My Hardest Infertility Lesson

I love a good plan! And I love the execution of a good plan even more!

I love organizing thing, and I love getting things right.

I find so much satisfaction in knowing that something went according to the plan I created. Whether that something be a work project, or a volunteer activity or even just a dinner party with friends. I love the big accomplishments like defending my master’s thesis and accomplishing two years’ worth of work. I love the small accomplishments like following a recipe and having the end result taste like something you’d actually want to eat,

I feel great when my hard work turns into great success. I take pride in my accomplishments.

So, then Recurrent Pregnancy Loss happened. And I lost sight of this.  I struggled to understand what success really was.

I worked so bloody hard, harder than I ever have in my life.  And yet, I could not make things go according to my plan. I could not sustain a pregnancy. I could not manage to work a high stress job and manage the grief of losing our babies and our dreams. No matter how hard I tried, I could not do it.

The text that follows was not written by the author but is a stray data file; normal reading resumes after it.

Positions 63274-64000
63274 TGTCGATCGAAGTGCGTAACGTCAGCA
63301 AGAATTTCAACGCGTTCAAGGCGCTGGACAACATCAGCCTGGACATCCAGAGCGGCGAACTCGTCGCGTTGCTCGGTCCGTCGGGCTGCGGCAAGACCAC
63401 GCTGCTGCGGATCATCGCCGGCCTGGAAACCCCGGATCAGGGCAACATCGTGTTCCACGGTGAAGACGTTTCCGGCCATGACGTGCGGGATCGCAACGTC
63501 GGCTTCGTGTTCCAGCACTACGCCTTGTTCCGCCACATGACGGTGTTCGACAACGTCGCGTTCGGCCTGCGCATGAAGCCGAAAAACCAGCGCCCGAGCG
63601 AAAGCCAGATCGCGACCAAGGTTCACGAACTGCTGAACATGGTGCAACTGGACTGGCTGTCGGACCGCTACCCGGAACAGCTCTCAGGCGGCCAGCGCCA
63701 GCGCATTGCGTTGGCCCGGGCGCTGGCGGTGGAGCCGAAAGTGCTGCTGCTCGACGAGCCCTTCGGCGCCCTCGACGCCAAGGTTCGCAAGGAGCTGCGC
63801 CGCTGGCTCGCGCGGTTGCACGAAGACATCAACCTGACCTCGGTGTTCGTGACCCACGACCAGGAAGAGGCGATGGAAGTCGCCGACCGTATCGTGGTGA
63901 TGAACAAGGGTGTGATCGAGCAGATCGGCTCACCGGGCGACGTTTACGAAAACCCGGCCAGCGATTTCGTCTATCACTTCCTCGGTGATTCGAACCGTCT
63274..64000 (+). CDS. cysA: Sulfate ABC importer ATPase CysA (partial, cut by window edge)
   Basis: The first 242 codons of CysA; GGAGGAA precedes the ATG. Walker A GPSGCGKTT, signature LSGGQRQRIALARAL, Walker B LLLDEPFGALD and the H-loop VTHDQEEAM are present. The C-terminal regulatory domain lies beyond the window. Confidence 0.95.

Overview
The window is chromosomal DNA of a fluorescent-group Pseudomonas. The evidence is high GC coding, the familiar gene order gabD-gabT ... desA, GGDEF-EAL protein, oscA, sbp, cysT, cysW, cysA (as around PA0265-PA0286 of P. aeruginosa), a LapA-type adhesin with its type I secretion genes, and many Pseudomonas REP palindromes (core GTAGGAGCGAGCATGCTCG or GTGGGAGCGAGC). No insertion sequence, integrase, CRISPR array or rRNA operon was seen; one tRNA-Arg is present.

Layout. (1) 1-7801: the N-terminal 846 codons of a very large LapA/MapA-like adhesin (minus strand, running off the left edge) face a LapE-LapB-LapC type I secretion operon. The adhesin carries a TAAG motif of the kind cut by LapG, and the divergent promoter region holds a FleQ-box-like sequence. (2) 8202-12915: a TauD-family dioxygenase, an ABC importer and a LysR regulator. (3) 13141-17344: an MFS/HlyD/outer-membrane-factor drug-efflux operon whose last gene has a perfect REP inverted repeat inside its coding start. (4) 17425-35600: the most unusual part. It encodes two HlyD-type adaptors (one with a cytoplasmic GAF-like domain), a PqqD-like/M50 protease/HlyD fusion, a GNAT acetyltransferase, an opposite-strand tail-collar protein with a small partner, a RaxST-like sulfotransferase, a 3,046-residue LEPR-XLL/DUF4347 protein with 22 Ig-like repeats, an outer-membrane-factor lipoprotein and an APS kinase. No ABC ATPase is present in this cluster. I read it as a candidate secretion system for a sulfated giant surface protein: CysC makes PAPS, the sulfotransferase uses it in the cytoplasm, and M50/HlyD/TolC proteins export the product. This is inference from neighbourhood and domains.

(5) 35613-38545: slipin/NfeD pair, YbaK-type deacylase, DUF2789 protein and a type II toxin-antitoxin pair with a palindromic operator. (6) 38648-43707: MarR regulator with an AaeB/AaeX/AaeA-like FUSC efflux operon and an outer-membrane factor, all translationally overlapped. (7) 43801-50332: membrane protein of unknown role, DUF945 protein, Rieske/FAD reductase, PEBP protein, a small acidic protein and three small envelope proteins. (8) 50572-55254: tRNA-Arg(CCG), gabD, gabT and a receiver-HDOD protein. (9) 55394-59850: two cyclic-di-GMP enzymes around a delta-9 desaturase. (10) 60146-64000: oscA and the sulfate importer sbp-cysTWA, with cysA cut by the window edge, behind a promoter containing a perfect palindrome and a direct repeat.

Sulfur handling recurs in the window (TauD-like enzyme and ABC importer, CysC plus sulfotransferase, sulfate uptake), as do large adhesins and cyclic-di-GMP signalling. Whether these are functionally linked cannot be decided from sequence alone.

I felt like a failure. For the first time in my life I saw myself as a failure.

I also struggled to understand how I couldn’t control the outcome. It seemed so natural that after an egg and sperm meet, a baby comes along 9 months later. I couldn’t rationalize my way through an unexplained diagnosis.

I couldn’t understand that my efforts wouldn’t make a difference to the outcome of a pregnancy. So I did everything perfectly, to nauseam. I avoided all the bad foods at all cost, I wouldn’t eat anything undercooked, I didn’t exercise, I gave up sushi (my absolute favourite food), I obviously stopped drinking alcohol and steered clear of even regular Tylenol. I even gave up my career with the intent of having a completely stress free pregnancy. Yet, nothing worked.